annotation 2d.    The kind of argument in favour of it, are such as Phrenologists advance. «(one series affecting muscle & another their supports, ie only in the face)» — does not hold good in my experience.    or rather a double answer might be given /

annotation When different varieties cross, the offsprng take ‹after› the locomotive system frm th male, because, the male has greatest desire frm the female being very [over] different — according to this «the» law, would be quite interfered with in ‹th› a case where the ‹female› «ova» were impregnated by the semen of the male ,as in fishes & frogs, & yet we know that mule fishes occur ,& that it is not necessary in insects or fish that male should see female.—    Moreover, how in cross of black & white man. & different varieties of dogs come there to be litters ‹tak› of puppies some taking after mother & some father. —    Again ,there seems to be as much law (& as doubtful) in crosses of plants, the greater desire of the male is absurd — Again in some cases, the cross-bred offsprng vary much. (as in passion flowers described by Sabine) here then no certain law appears to prevail.    Again Mr. W. admits the offsprng of cross breeds. p. 220 revert , & explains it by. one having the system of [over] one parent, & another a different one — yet by his “law of crossing” all will have locomotive system of male, & hence the possibility of this Heterogeneity depends on ‹fem› male being less vigorous than female.— (& this is next thing to assumption . for if other wise would have been recognized in human race)

annotation / How will Mr Walker laws explain plants which show traces of 3 parents as in plants iα — ? animals as ass & ‹mule› «Zebra & horse» &c of gardens —
     This will overthrow his system: no because he allows. (p. 301) that one series modifies another ! here is cause of error !

annotation He bases some of his views on axiom that “organization is ‹de› indestructible” (p 224)    how have our varieties been formed ?!!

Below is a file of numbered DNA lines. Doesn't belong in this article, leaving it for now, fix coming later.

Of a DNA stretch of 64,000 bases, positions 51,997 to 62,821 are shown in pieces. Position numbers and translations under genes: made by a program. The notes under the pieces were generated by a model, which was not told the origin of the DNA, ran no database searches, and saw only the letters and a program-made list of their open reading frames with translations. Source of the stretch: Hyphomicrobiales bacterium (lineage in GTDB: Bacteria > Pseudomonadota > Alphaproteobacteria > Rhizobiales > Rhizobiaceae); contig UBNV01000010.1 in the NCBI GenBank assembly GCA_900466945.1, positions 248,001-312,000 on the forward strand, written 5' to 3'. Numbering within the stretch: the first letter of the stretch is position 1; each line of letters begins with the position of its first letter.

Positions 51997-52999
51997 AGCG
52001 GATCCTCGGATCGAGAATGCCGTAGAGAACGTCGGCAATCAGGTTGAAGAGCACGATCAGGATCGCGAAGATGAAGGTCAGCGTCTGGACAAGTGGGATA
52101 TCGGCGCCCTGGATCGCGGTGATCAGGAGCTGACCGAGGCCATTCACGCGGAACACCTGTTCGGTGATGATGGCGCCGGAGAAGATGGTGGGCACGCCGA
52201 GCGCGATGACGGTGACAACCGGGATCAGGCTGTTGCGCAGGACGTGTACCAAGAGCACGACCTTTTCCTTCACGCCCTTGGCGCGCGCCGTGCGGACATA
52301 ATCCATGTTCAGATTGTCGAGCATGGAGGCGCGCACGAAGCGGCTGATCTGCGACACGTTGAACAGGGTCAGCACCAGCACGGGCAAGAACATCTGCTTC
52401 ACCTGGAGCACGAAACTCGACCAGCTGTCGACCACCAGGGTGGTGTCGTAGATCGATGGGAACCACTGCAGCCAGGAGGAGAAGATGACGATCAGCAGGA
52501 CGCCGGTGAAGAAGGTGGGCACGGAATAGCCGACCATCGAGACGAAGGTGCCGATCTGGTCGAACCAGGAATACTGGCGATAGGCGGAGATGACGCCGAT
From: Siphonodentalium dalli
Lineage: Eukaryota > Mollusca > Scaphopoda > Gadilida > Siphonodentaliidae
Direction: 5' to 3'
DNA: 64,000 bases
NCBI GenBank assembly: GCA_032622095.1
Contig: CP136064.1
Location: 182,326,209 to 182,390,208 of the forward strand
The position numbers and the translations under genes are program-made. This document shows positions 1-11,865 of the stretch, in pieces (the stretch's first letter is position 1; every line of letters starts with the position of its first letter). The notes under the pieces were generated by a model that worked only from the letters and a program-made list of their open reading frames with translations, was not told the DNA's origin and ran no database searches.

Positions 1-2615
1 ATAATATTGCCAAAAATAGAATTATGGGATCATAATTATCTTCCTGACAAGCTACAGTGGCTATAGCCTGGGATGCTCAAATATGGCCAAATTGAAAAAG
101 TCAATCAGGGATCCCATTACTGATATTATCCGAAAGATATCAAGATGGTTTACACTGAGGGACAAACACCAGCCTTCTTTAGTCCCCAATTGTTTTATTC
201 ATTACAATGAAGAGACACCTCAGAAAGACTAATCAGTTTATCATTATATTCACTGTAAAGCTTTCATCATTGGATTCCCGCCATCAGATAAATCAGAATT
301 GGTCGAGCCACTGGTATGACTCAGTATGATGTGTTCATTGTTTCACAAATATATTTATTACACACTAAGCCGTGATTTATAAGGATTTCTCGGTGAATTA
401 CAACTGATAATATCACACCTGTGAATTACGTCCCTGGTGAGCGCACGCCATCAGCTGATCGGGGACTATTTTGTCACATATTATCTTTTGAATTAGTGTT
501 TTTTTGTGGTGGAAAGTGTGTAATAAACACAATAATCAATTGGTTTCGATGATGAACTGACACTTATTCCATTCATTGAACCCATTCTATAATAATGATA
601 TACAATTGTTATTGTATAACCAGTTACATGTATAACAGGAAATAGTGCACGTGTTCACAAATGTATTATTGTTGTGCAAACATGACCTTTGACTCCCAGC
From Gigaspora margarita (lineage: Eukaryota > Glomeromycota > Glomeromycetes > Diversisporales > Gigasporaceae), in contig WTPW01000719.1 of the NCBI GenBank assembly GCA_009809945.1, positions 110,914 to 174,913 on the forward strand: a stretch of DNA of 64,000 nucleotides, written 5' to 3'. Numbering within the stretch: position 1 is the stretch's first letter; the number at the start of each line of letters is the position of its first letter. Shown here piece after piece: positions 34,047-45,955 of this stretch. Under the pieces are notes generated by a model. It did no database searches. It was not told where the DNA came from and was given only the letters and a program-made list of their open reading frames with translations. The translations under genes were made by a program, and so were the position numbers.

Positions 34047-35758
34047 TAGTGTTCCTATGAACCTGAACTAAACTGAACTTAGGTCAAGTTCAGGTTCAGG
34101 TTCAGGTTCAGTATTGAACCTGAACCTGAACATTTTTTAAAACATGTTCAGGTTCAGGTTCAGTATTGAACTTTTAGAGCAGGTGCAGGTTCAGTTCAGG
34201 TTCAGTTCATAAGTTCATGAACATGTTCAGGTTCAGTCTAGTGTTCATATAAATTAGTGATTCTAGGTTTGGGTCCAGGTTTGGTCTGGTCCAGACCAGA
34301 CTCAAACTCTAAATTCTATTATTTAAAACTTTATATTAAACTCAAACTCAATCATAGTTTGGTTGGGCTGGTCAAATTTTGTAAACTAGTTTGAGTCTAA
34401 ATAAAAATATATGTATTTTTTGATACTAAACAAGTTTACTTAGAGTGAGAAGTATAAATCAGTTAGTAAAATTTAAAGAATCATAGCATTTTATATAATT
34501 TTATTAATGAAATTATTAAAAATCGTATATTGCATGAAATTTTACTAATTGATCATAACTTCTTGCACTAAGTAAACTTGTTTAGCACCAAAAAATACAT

annotation    Law of Breeding in & in

annotation Female always giving locomotive series .—probably invented to explain the loss of Secondary Character in the male , but is not this more probaly effect of infertility . which likewise affects the female . —

annotation I must think there is no difference in law of resemblance to parents in species, varieties, & individuals —
show subjects subjects

annotation vertically crossed Put th case to Sir. J Sebrght of two half bred mongrels exactly like each other being interbred — will offsprng not be then constant — Ask his Opinnion of Walker's Book.—
show subjects subjects

annotation vertically crossed Ask Mr Ford whether he has ever matched two half bred animals which were closely alike & yet the offspring varied —
show subjects subjects

annotation vertically crossed Progeny of hybrid plants stable

annotation cancelled In all crosses of varieties, accordng to Mr W. offsprg ought to take in form after male
show subjects subjects

annotation What has Mr Blaine written p. 271 Mr Hunt. p 290 & Mr Thacker 291
show subjects concepts

annotation ■It is sin■gular twins being ■ so like, & yet between two races «li■ke in Man. sometimes ,or in litters» so unlike . —

annotation cancelled      Experiments.—
     To cross some very artificial male, with old female —    according to Mr Walker, the former ought to preponderate in body — accordg to my, Yarrell's thery , «‹old age time as elemnt›» the father. ought , either in first breed or permanently . —
     Cross half breeds, with some other breeds —    to see whether grandfather will appear —
     Cross two 1/2 breeds exactly similar.t01
t01 - `Cross two ... similar.' cancelled

annotation 24
     From 139 to 144
     p 160
     214 to 243
     244 [he means `274'?]
show subjects concepts

annotation 396 — on Hermaphrodite